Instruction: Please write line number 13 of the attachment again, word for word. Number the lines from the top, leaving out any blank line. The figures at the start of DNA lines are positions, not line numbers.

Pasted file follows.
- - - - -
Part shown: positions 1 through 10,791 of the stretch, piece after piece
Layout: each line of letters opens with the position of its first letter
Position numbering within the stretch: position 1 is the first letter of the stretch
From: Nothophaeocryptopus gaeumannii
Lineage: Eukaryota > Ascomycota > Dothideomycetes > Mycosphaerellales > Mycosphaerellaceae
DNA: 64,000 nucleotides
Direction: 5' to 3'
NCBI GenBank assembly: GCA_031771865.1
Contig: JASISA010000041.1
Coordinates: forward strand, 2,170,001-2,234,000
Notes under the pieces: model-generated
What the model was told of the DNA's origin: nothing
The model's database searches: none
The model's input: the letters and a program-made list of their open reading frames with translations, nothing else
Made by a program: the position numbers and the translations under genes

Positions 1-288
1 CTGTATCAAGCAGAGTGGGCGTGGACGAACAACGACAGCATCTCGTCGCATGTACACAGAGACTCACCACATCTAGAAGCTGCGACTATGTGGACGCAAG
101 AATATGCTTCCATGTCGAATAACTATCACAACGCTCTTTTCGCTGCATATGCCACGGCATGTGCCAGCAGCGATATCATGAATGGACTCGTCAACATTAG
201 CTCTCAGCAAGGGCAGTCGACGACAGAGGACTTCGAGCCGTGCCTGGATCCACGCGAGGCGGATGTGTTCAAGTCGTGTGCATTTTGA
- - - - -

The model's database searches: none